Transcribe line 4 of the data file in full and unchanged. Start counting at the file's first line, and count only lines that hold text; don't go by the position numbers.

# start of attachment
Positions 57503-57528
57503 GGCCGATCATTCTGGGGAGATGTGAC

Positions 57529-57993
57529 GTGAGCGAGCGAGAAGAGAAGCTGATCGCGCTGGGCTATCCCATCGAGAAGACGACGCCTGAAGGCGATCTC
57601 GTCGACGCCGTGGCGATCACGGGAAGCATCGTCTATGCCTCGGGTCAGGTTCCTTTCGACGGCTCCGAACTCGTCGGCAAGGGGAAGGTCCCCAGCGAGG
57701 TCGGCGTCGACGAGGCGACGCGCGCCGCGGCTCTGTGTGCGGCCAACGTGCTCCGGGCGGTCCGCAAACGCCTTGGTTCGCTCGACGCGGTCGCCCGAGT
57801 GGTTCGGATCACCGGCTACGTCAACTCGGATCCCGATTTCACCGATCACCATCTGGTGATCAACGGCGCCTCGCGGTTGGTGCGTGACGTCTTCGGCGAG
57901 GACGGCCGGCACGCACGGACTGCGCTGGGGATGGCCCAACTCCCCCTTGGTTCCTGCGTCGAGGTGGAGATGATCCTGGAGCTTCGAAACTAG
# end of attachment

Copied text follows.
57529 GTGAGCGAGCGAGAAGAGAAGCTGATCGCGCTGGGCTATCCCATCGAGAAGACGACGCCTGAAGGCGATCTC